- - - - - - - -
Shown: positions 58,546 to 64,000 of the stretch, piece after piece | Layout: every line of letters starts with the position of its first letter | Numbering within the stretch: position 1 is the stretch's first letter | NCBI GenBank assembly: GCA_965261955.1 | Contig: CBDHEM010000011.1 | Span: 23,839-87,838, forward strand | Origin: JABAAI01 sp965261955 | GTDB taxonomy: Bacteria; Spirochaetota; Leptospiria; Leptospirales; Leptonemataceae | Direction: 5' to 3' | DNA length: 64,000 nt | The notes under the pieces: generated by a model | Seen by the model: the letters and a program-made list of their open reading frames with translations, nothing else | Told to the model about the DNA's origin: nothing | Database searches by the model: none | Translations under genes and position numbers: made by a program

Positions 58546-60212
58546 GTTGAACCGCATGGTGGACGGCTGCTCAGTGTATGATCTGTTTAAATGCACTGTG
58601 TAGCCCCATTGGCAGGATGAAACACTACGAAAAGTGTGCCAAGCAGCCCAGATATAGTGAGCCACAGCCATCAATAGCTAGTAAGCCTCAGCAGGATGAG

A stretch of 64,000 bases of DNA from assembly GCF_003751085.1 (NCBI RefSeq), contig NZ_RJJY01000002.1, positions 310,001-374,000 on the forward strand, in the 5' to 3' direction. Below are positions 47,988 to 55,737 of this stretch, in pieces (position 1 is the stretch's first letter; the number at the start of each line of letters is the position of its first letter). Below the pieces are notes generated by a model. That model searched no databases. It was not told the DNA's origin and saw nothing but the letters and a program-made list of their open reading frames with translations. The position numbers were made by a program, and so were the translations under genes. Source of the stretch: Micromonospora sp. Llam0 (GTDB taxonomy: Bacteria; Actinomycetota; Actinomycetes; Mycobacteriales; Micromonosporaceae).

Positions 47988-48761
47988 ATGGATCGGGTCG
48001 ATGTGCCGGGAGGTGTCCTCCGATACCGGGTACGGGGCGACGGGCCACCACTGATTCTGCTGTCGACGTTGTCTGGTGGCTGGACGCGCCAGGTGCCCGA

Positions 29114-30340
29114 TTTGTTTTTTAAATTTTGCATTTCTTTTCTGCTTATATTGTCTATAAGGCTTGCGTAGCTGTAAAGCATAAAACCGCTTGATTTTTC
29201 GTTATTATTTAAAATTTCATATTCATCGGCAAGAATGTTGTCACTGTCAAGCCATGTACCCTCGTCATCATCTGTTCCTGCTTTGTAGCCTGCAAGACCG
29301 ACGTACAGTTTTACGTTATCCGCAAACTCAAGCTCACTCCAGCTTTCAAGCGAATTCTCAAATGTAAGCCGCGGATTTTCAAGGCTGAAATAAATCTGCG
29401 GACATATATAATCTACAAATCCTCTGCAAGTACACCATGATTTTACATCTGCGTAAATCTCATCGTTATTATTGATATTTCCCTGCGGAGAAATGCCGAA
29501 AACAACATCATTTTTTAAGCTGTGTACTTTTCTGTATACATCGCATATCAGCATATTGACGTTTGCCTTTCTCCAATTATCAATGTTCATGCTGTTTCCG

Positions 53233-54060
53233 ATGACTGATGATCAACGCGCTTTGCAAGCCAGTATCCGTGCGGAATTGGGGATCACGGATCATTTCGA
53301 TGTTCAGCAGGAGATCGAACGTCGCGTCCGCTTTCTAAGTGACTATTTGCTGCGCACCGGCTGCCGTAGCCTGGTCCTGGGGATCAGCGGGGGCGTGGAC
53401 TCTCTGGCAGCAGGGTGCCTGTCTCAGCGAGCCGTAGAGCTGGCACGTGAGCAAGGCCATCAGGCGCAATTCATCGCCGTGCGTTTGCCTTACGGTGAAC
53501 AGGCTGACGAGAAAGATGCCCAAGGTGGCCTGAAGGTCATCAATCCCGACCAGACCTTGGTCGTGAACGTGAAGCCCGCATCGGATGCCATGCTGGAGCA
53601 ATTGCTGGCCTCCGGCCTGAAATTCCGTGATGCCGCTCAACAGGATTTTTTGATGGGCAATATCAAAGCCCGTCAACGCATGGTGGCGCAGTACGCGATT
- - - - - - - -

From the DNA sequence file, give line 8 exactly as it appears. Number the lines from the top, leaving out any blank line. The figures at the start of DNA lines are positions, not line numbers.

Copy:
48001 ATGTGCCGGGAGGTGTCCTCCGATACCGGGTACGGGGCGACGGGCCACCACTGATTCTGCTGTCGACGTTGTCTGGTGGCTGGACGCGCCAGGTGCCCGA